Immediately at the close of the May convention Mrs. Gage again went to Philadelphia to complete the arrangements in regard to the centennial headquarters. Large and convenient rooms were soon found upon Arch street, terms agreed upon and a lease drawn, when it transpired that a husband’s consent and signature must be obtained, although the property was owned by a woman, as by the laws of Pennsylvania a married woman’s property is under her husband’s control. Although arrangements for this room had been made with the real owner, the terms being perfectly satisfactory to her, the husband refused his ratification, tearing up the lease, with abuse of the women who claimed control of their own property, and a general defiance of all women who dared work for the enfranchisement of their sex. Thus again were women refused rooms in Philadelphia in which to enter their protest against the tyranny of this republic, and for the same reason—they were slaves. Had the patriots of the revolutionary period asked rooms of King George, in which to foster their treason to his government, the refusal could have been no more positive than in these cases.

The quarters finally obtained were very desirable; fine large parlors on the first floor, on Chestnut street, at the fashionable west end, directly opposite the Young Men’s Christian Association. The other members of the committee being married ladies, Miss Anthony, as a feme sole, was alone held capable of making a contract, and was therefore obliged to assume the pecuniary responsibility of the rooms. Thus it is ever the married women who are more especially classed with lunatics, idiots and criminals, and held incapable of managing their own business. It has always been part of the code of slavery, that the slave had no right to property; all his earnings and gifts belonging by law, to the master. Married women come under this same civil code. The following letter was extensively circulated and published in all the leading journals:

National Woman Suffrage Parlors, }
1,431 Chestnut Street, Philadelphia, Pa. }

The National Woman Suffrage Association has established its centennial headquarters in Philadelphia, at 1,431 Chestnut street. The parlors, in charge of the officers of the association, are devoted to the special work of the year, pertaining to the centennial celebration and the political party conventions; also to calls, receptions, conversazioni, etc. On the table a centennial autograph book receives the names of visitors. Friends at a distance, both men and women, who cannot call, are invited to send their names, with date and residence, accompanied by a short expressive sentiment and a contribution toward expenses. In the rooms are books, papers, reports and decisions, speeches, tracts, and photographs of distinguished women; also mottoes and pictures expressive of woman’s condition. In addition to the parlor gatherings, meetings and conventions will be held during the season in various halls and churches throughout the city.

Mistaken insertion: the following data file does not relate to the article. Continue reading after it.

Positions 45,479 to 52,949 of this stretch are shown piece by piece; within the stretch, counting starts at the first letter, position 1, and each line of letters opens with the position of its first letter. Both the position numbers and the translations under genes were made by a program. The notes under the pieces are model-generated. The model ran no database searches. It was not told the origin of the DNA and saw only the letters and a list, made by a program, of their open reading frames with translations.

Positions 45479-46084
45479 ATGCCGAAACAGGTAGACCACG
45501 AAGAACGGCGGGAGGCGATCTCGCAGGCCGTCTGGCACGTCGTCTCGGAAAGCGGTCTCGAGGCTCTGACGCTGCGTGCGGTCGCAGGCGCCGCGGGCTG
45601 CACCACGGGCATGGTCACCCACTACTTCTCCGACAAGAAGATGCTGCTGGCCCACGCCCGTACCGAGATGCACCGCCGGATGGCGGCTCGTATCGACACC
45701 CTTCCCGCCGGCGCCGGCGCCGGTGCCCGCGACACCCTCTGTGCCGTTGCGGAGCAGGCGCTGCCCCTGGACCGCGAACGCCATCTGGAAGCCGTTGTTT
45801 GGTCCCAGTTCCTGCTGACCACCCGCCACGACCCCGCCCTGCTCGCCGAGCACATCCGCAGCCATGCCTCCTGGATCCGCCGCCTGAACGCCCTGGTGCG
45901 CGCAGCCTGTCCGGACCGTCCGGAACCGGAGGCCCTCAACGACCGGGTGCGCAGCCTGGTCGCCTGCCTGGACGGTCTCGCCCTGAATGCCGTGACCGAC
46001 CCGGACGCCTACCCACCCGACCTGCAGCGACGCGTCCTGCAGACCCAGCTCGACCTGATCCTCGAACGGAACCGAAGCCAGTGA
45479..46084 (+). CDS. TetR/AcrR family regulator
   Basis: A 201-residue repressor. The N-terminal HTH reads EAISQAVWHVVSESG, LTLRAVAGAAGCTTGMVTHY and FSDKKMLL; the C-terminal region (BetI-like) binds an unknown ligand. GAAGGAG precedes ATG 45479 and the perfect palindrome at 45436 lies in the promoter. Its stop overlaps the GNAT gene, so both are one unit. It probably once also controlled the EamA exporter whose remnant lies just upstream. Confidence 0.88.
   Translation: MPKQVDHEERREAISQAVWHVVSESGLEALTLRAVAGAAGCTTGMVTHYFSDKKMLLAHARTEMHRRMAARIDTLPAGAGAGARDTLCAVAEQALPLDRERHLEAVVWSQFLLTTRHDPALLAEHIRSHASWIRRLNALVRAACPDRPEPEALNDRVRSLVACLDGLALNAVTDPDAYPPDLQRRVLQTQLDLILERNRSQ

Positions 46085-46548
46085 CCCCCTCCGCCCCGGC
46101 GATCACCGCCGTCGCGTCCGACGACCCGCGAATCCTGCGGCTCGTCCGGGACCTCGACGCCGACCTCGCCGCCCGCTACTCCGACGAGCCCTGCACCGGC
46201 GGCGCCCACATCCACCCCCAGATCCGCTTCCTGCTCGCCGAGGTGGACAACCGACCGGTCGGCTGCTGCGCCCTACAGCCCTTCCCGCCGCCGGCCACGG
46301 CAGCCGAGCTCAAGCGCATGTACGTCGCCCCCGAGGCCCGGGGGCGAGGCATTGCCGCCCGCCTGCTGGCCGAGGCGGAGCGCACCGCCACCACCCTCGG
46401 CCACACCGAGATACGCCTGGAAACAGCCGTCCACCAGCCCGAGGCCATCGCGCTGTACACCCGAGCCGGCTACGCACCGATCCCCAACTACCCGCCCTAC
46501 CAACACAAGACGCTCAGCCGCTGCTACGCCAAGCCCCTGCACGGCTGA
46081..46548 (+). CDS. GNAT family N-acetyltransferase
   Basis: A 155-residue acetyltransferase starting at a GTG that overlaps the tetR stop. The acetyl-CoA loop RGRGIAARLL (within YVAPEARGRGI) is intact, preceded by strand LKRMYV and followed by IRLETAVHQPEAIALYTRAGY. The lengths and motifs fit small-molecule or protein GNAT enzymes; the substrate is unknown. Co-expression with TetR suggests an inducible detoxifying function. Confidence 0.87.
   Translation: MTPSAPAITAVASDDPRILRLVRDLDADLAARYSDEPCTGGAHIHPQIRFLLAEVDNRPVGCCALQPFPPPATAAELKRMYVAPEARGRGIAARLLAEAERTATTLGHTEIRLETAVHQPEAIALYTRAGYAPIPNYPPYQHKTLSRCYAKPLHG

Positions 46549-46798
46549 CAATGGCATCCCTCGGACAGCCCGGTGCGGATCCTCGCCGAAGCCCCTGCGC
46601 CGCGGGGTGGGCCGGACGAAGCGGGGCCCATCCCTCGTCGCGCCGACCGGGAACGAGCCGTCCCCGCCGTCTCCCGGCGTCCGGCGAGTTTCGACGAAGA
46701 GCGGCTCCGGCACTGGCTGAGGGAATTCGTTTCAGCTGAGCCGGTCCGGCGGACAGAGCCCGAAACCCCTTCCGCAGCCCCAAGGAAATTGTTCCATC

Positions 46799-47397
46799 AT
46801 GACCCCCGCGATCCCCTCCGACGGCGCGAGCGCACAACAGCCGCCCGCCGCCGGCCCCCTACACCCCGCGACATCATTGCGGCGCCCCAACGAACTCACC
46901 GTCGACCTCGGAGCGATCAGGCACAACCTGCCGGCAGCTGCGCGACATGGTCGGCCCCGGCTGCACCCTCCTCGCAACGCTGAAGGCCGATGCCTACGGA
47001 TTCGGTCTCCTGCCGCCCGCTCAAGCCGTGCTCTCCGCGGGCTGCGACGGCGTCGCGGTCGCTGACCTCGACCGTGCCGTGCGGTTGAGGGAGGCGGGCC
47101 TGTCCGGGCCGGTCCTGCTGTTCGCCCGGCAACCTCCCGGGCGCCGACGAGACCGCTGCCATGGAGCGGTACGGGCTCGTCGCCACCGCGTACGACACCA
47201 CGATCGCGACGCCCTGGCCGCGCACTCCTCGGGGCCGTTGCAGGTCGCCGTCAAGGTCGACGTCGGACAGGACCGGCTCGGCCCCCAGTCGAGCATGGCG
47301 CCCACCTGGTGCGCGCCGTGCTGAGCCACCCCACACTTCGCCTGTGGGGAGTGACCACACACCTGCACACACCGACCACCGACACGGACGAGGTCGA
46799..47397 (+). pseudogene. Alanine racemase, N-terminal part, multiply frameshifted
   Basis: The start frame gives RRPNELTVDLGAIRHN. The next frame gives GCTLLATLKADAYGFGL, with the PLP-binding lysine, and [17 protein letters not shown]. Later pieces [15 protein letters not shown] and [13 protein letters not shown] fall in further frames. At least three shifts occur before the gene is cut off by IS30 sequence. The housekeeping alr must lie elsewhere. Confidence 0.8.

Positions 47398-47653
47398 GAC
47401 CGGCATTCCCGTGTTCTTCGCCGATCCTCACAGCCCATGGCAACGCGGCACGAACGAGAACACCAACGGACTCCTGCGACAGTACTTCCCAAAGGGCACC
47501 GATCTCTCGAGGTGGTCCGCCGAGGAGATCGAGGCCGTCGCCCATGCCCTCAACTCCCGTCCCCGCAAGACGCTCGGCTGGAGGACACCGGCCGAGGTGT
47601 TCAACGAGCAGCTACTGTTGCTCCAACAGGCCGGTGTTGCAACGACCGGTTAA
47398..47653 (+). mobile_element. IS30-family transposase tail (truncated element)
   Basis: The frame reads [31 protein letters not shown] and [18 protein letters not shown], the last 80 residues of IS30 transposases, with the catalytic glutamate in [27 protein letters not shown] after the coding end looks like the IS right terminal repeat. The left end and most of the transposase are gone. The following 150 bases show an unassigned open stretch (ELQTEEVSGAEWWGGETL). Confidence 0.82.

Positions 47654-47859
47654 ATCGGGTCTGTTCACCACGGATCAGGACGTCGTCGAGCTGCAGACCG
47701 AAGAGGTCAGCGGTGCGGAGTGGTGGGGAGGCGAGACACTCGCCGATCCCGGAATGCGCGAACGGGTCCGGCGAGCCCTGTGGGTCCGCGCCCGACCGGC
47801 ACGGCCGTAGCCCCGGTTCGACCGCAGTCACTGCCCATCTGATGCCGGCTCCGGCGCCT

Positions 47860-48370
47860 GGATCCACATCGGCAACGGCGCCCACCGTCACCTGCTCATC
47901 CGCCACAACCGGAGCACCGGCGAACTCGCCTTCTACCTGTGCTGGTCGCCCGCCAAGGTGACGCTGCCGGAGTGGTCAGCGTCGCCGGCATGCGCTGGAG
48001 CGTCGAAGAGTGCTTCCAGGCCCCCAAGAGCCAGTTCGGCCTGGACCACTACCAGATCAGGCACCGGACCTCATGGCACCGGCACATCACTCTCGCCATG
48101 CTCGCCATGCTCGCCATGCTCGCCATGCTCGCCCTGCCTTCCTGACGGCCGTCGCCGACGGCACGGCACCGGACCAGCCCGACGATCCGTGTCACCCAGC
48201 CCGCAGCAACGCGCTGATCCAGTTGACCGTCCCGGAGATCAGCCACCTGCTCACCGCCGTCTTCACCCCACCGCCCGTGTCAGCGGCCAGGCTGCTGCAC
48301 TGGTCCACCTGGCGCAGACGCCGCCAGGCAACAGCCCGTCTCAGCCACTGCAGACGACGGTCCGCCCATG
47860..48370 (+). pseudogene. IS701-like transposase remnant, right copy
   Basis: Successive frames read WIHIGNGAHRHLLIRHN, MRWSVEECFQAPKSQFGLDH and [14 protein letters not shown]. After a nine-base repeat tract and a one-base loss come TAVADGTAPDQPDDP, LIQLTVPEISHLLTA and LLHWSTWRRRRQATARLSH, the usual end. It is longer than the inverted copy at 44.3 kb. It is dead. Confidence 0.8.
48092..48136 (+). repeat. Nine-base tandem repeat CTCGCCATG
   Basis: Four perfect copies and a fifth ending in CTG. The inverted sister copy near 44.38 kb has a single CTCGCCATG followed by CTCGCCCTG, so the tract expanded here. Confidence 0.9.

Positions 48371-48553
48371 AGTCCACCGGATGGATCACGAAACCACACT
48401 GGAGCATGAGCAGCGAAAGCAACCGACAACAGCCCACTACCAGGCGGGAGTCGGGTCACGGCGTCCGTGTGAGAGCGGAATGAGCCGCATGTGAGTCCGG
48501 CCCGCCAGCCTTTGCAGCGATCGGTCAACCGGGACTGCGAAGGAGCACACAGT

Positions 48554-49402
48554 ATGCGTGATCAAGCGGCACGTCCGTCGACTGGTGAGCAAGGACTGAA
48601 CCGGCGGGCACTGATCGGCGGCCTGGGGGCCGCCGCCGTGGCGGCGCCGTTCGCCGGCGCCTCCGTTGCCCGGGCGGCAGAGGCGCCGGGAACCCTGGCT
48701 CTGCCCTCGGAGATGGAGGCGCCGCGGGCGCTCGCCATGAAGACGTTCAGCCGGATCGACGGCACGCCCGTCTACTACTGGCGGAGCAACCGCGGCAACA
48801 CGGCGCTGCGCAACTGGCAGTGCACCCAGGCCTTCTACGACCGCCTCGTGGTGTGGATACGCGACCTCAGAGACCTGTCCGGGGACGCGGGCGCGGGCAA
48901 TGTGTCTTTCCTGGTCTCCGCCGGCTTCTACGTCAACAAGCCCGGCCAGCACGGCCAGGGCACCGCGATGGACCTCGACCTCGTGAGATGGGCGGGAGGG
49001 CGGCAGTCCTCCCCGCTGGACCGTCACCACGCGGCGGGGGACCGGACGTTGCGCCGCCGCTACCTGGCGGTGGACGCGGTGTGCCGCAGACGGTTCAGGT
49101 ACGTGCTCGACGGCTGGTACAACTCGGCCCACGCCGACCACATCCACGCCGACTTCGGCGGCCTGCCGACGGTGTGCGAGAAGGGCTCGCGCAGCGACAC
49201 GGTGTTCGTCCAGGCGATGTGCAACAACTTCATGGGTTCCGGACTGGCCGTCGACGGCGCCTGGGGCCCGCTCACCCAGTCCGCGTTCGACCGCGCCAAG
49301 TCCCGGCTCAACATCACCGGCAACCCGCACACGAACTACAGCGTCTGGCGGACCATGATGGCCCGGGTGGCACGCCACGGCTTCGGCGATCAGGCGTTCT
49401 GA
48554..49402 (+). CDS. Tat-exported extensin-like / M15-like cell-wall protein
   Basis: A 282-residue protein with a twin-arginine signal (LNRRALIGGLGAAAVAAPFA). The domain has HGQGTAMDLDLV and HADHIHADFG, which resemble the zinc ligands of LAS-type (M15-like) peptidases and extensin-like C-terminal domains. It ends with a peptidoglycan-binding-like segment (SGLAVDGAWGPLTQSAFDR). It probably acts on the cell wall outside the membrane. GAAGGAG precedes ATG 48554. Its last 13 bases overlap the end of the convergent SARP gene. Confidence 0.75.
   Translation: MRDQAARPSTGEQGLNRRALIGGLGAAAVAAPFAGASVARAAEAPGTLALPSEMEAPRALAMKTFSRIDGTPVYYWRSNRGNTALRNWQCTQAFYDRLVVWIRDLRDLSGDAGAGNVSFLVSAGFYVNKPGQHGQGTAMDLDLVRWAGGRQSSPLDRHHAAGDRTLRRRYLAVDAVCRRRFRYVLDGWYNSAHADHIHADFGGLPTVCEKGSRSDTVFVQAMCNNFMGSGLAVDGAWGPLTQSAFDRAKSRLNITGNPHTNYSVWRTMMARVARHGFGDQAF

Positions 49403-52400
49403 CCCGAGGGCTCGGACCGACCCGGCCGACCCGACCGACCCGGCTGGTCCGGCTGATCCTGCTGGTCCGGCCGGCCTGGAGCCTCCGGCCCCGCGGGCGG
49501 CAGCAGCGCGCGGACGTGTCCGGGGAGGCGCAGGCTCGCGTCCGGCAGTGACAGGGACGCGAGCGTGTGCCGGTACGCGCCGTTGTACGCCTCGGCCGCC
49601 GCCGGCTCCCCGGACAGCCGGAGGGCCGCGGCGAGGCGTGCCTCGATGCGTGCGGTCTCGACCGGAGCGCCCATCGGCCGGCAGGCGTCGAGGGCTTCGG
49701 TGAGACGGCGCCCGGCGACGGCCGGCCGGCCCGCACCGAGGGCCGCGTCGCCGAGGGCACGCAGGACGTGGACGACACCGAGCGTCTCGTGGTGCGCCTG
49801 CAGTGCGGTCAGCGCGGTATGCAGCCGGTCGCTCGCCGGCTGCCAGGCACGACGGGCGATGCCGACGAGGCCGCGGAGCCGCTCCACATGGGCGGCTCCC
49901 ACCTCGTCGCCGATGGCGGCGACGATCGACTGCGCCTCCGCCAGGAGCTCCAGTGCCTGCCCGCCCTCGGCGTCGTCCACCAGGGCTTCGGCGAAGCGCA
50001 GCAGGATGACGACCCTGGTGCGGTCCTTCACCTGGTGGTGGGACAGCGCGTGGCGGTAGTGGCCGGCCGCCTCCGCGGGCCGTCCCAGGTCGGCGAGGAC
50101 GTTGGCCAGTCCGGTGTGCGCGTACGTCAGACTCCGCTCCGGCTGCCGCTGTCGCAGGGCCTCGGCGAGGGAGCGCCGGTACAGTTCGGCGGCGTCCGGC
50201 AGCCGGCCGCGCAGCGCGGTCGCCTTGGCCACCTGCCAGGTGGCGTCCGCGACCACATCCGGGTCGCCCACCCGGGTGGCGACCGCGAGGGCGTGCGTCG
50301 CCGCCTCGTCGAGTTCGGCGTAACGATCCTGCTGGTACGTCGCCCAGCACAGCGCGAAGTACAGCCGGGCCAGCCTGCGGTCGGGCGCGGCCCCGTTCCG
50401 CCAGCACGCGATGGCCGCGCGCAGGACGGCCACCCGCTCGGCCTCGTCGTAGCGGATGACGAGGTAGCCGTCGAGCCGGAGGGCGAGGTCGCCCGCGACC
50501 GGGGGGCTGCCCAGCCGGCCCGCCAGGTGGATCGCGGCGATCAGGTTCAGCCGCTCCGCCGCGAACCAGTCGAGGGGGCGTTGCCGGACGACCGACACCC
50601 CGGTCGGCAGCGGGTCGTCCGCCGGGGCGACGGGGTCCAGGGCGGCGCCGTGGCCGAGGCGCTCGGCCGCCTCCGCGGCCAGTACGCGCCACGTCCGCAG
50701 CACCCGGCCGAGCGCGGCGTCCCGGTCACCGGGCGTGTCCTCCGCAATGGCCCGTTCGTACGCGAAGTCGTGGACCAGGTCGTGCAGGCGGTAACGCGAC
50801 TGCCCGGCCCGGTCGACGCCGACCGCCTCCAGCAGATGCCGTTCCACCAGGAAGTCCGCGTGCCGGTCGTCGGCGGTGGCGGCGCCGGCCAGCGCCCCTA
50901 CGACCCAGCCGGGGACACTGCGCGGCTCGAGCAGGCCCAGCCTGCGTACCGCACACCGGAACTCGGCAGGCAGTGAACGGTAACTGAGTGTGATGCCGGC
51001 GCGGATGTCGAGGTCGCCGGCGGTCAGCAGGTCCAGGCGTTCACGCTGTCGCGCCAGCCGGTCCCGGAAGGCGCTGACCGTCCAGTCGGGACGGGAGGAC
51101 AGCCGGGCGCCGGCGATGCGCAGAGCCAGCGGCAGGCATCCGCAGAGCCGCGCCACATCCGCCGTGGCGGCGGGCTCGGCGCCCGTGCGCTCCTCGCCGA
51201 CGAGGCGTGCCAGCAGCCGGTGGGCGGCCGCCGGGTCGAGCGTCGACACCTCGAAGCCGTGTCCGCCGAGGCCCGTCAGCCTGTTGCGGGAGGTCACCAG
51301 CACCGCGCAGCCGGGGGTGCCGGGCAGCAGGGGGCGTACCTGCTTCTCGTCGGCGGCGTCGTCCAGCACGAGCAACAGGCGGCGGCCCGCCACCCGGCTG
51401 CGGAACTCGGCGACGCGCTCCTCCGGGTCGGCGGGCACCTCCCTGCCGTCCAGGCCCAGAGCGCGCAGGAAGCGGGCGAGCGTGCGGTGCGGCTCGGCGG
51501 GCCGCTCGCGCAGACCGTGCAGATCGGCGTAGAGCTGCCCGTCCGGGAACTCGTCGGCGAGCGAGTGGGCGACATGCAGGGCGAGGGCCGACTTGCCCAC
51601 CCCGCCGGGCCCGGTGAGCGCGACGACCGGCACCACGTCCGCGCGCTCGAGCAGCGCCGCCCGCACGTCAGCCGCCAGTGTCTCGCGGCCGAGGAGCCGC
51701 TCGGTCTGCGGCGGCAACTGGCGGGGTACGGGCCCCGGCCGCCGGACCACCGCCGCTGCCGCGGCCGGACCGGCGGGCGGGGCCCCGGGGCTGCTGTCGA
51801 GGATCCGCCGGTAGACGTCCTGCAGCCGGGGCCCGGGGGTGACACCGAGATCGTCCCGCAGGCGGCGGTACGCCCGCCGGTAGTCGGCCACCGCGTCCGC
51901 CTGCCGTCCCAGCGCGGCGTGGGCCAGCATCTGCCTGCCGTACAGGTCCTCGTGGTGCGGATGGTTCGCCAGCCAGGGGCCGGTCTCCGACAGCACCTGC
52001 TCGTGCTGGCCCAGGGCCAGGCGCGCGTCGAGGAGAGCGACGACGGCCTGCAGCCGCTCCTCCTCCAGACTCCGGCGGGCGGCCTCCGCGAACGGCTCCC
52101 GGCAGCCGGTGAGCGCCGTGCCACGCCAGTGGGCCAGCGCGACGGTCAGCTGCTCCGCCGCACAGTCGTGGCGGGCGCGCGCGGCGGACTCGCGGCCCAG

On July Fourth, while the men of this nation and the world are rejoicing that “All men are free and equal” in the United States, a declaration of rights for women will be issued from these headquarters, and a protest against calling this centennial a celebration of the independence of the people, while one-half are still political slaves.

Let the women of the whole land, on that day, in meetings, in parlors, in kitchens, wherever they may be, unite with us in this declaration and protest. And, immediately thereafter, send full reports, in manuscript or print, of their resolutions, speeches and action, for record in our centennial book, that the world may see that the women of 1876 know and feel their political degradation no less than did the men of 1776.

The first woman’s rights convention the world ever knew, called by Lucretia Mott and Elizabeth Cady Stanton, met at Seneca Falls, N. Y., July 19, 20, 1848. In commemoration of the twenty-eighth anniversary of that event, the National Woman Suffrage Association will hold in —— hall, Philadelphia, July 19, 20, of the present year, a grand mass convention, in which eminent reformers from the new and old world will take part. Friends are especially invited to be present on this historic occasion.

Matilda Joslyn Gage, Chairman Executive Committee.

Susan B. Anthony, Corresponding Secretary.

From these headquarters numberless documents were issued during the month of June. As the presidential nominating conventions were soon to meet, letters were addressed to both the Republican and Democratic parties, urging them to recognize the political rights of women in their platforms. Thousands of copies of these letters were scattered throughout the nation:

To the President and Members of the National Republican Convention, Cincinnati, O., June 14, 1876.

Gentlemen: The National Woman Suffrage Association asks you to place in your platform the following plank: